'Supergirl's David Harewood Explains Why Martian Manhunter Does What He Does

Playing Martian Manhunter has been great for Supergirl star David Harewood, who has said time and [...]

Playing Martian Manhunter has been great for Supergirl star David Harewood, who has said time and again what an honor it is, and how much he enjoys playing the role of a superhero who is also a person of color.

But something that Harewood spends a lot of time thinking about is the responsibility that comes with the role -- from small to large, Martian Manhunter is a character who is deeply ethical and whose motives and actions shape much of the world around him -- starting with Kara and Alex Danvers.

"I have been trying to protect them since they were kids, and that's never going to stop," Harewood said. "Once you love somebody you always want to protect them. What I think is lovely is that now that they are grown, there are elements of the season where they are elder daughters giving me advice. I think that J'Onn appreciates that; it's nice that J'onn doesn't always have to carry the load."

Besides Kara and Alex, J'Onn has somewhat appointed himself as the guy to take Earth's alien-immigrant population under his wing. Remember, after all, that having taken on the identity of The DEO's Hank Henshaw, J'Onn specifically stepped into a role where he had government-sanctioned authority. This means that he is changing the system from within -- something he was doing even during the years when his "Martian Manhunter" persona was mostly dormant.

"He chooses a very different tact to the real Hank Henshaw, who was much more militaristic and had darker motives," Harewood said. "He was, I would guess, much more interested in experimentation and incarceration whereas J'Onn is much more interested in protection. He wants to protect the world against its adversaries but he is very happy that there are aliens around on the planet; he doesn't necessarily want to go out and capture them and experiment with them. I think J'Onn's whole ethos joining the DEO was the change that ethos, it wasn't necessarily to be nefarious, it was more to use it as a protective agency. That's how I have tried to buy into that. I have tried to channel the DEO more into a healthy fighting unit as opposed to a unit which is primarily about extermination and incarcerations."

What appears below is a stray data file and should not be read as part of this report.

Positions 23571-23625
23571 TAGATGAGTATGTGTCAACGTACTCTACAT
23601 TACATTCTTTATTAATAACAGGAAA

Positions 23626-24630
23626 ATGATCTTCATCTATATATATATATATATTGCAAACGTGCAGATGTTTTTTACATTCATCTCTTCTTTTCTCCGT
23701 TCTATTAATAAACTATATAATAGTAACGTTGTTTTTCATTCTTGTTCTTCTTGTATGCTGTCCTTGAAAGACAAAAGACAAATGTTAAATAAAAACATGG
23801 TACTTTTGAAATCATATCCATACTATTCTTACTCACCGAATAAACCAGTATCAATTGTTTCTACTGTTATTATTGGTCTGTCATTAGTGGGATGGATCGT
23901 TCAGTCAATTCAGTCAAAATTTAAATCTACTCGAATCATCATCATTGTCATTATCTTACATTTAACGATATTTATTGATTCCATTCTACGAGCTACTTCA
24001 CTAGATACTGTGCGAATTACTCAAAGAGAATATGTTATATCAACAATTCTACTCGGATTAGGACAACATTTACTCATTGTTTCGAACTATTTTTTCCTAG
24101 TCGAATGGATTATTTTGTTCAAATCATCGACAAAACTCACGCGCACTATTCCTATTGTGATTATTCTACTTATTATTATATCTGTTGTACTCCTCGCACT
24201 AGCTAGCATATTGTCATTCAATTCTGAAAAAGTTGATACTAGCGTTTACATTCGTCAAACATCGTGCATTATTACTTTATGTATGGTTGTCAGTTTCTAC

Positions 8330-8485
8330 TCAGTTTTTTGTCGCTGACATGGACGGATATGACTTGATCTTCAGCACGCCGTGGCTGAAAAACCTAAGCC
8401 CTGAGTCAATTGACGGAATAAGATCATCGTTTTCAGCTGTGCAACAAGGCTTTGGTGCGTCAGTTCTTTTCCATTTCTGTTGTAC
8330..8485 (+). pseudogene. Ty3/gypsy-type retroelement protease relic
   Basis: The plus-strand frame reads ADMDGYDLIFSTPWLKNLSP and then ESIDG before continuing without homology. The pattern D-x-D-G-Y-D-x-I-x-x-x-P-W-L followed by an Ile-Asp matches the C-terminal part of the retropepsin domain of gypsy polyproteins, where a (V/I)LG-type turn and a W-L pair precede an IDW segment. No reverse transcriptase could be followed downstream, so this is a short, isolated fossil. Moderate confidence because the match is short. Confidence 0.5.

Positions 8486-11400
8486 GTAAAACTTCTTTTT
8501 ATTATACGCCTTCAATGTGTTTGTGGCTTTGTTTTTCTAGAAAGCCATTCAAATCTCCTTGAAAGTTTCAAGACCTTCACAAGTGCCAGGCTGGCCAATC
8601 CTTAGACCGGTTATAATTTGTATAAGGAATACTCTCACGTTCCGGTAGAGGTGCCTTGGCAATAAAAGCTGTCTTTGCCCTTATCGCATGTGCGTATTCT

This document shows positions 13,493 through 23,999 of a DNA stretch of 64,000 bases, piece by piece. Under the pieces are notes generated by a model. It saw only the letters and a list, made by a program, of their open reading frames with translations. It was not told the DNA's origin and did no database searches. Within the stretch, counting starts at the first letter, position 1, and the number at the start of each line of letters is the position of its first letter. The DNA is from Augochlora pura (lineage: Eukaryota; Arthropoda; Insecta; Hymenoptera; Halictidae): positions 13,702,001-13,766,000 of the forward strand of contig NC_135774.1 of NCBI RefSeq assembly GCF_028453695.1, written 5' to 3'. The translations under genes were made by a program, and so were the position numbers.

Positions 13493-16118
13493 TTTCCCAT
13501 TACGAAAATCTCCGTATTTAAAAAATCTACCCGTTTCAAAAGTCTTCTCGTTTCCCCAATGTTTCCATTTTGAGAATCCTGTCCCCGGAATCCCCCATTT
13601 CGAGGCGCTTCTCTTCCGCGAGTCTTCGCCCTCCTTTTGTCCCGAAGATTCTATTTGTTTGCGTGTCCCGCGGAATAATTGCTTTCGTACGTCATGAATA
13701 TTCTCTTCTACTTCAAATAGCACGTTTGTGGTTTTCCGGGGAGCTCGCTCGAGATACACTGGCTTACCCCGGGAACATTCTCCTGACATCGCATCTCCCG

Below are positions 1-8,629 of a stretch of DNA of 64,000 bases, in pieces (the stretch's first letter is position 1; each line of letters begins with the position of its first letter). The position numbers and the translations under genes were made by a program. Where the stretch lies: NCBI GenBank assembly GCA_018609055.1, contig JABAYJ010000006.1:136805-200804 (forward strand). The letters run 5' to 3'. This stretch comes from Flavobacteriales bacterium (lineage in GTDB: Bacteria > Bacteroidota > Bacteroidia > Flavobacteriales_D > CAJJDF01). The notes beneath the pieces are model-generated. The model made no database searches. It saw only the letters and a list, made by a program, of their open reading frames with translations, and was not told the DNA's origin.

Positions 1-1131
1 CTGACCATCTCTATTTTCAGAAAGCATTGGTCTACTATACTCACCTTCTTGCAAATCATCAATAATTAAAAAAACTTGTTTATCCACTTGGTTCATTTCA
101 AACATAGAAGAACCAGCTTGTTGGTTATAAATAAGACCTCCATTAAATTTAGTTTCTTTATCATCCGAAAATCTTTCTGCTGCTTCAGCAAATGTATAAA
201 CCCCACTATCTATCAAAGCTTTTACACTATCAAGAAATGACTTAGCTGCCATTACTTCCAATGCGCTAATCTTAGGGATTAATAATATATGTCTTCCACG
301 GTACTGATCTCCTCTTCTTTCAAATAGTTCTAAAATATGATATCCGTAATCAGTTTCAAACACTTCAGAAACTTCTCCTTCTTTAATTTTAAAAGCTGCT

That could be, in part, becuase J'Onn knows what comes of that sort of philosophy. The discrimination against, and extermination of, the Green Martians continues to haunt him all this time later, and the imagery used -- which invoked the Holocaust -- reminded Harewood that there was something very serious that the show was trying to say, even if it was buried inside of green skin and tights.

"When we did the reveal story in season one, the whole talk of putting people in ovens — that happened in the latter half of the 20th Century," Harewood told ComicBook.com. "So to speak for those people an to speak against injustice is important to me, but to try and represent it truthfully, that's what an actor loves. When I shot the scene where he talks to Alex about what happened to his family, it's really emotional, and I wasn't the only person on set crying. It's not too far of a leap to think about what happened to Jews in the second World War. It's hugely important to speak against that and I'm glad I got that opportunity."

Supergirl airs on Mondays at 8 p.m. ET/PT on The CW.